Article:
Some food facts are highly publicized, while others are neatly swept under the rug. Perhaps it’s for good reason, because you may very well wind up cowering in a corner after you hear these terrifying truths about your favourite foods.
Almost too many calories to count
We all know to greater or lesser extents that fast food isn’t good for us. But it’s hard to get the full scope of just how unhealthy it is until the numbers stare us in the face. So if you’d prefer to live in blissful oblivion the next time you walk into your favourite fast food joint, you may want to skip over this next little bit, because what we’re about to tell you isn’t pretty. Ever heard of Burger King’s Triple Whopper? Well, it certainly lives up to its name, as it rings in at a whopping 1,230 calories. Or maybe you only stop in to get a quick meal to start your day. Well, if you get the Burger King Ultimate Breakfast Platter, you better plan on not eating much for the rest of the day, because it’s going to fill you up with a total of 1,450 calories. And don’t dare get a sweet treat to wash it down, because a large chocolate milkshake is 980 calories. Wow!
Eating well costs more
University of Washington researchers did a study to find out which foods in the grocery store give you the most bang for your buck. And by “bang,” we mean calorie content. They found it is far less expensive to fill yourself up with more calories by buying low-nutrient foods such as candies, pastries and baked goods. Fruits and vegetables may be high in nutrients, but they’re more expensive for the amount of calories they give you. And those who are hungry and short on cash are more likely to gravitate toward the foods that will fill them up for less. The study also found that healthier foods are more likely to increase in price due to inflation, while the prices of unhealthy foods remain relatively stagnant. The study’s lead author, Adam Drewnowski, explained, “Not only are the empty calories cheaper, but the healthy foods are becoming more and more expensive. Vegetables and fruits are rapidly becoming luxury goods.” But of course, when all is said and done, you can’t really put a price on your health, so don’t quit buying those leafy greens just yet!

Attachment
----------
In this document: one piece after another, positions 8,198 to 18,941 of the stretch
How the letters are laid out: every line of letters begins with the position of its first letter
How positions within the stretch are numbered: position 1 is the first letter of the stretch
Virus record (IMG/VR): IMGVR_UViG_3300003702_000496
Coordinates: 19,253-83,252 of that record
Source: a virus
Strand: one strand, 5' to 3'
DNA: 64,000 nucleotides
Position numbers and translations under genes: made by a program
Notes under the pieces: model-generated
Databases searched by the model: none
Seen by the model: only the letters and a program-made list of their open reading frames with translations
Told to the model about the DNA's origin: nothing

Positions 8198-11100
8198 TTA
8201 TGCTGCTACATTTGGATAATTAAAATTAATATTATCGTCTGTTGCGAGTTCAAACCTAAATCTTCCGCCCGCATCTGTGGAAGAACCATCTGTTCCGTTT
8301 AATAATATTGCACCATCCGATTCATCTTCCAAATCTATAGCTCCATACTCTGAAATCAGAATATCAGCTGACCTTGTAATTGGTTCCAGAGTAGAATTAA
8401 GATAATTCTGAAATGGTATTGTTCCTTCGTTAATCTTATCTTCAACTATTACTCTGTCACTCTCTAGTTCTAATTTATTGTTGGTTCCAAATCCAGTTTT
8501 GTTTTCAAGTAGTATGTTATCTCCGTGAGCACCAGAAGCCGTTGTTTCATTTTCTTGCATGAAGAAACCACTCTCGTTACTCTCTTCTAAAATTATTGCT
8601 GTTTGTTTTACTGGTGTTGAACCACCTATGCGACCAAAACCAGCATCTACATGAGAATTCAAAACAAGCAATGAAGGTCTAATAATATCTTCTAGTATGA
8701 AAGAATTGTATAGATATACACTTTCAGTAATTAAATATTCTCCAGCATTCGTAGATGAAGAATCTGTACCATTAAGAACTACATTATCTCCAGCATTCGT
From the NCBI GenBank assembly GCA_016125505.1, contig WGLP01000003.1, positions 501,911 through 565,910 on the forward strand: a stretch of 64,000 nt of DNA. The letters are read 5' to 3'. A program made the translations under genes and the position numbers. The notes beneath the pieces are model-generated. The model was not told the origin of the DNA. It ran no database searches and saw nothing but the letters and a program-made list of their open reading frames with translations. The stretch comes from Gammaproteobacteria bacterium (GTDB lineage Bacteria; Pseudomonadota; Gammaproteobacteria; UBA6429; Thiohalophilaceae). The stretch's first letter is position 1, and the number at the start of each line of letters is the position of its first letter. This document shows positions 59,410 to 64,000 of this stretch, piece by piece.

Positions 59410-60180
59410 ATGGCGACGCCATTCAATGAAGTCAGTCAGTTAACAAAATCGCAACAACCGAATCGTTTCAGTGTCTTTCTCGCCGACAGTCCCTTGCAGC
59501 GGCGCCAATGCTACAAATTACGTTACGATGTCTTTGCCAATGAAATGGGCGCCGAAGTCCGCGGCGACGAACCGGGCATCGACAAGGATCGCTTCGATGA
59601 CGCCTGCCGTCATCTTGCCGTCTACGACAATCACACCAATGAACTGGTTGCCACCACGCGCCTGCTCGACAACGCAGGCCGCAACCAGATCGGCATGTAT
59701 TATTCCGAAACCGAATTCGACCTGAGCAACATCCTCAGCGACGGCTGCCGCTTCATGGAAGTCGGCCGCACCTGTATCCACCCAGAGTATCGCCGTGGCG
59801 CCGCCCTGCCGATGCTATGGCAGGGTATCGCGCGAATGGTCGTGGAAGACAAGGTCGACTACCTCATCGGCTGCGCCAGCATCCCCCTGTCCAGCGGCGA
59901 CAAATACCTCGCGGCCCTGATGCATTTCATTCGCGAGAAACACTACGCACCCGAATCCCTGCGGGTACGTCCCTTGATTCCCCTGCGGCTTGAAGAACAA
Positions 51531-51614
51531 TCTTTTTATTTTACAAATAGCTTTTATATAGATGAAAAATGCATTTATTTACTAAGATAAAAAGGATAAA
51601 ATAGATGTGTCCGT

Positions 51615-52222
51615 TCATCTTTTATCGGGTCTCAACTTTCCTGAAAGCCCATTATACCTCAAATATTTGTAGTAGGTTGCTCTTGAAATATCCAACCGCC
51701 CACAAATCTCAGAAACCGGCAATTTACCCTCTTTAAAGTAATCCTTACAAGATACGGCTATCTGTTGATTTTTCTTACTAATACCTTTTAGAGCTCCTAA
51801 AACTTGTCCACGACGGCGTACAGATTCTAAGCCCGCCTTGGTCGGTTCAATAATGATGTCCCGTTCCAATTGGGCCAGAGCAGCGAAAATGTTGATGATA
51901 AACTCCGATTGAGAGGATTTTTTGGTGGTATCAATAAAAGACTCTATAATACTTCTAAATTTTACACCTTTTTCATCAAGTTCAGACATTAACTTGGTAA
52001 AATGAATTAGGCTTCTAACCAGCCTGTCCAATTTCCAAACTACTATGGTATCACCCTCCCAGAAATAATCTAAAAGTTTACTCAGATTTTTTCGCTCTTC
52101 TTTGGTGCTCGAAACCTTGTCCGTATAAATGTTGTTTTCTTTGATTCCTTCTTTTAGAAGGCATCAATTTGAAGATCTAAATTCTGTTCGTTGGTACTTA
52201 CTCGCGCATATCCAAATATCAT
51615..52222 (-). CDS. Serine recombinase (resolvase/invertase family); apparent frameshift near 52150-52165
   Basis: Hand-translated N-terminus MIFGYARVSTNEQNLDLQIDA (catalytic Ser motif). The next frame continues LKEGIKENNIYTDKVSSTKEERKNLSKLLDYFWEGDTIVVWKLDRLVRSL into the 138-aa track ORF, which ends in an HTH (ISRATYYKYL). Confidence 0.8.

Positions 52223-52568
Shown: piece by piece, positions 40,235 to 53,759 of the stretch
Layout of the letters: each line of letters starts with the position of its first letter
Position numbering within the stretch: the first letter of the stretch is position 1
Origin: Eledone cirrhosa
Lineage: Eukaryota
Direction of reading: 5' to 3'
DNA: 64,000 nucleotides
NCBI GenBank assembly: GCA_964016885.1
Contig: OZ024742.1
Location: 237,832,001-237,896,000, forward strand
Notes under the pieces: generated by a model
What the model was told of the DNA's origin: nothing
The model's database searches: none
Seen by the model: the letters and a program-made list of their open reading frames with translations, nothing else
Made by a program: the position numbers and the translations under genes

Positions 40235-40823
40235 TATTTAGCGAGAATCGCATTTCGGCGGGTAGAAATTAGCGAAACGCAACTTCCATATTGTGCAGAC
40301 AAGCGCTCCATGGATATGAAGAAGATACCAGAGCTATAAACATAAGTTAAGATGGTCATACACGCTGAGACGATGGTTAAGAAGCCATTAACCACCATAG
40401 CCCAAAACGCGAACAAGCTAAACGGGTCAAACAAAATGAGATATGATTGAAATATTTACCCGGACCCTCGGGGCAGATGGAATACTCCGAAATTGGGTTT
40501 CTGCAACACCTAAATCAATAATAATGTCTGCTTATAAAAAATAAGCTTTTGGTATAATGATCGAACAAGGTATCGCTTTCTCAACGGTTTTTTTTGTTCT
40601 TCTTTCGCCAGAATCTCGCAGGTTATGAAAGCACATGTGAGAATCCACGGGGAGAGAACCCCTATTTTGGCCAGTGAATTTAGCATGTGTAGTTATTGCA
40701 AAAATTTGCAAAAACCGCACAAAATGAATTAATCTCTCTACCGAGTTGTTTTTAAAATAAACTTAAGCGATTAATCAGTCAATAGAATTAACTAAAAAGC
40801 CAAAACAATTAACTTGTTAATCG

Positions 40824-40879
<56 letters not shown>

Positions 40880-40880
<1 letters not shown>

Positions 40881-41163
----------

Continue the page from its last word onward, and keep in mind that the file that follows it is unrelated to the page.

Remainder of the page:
Gelatin’s not so jolly
As you’re downing that bag of gummies or handful of marshmallows, you know what you’re eating isn’t necessarily the best thing in the world for you. But if one of the items on the ingredient list is “gelatin,” you may be getting more than you bargained for. That’s because gelatin is made by boiling the skin, tendons, ligaments, and/or bones of cows and pigs in water. It is then used as a sticky thickener for sweet treats such as candy and Jell-O. Doesn’t taste quite the same now, does it?
Salad may not be the answer
OK, so you’re on a diet. What do you immediately gravitate toward eating? Likely salads are an easy go-to. But not all salads are created equally. Taco Bell’s Fiesta Taco Salad with beef, for instance, is going to cost you 780 calories and 42 grams of fat. Even the salad dressings you buy at the grocery store can ring in at well over 120 calories per tablespoon. Yikes! To avoid this scary food fact, make your own healthy salad dressings at home.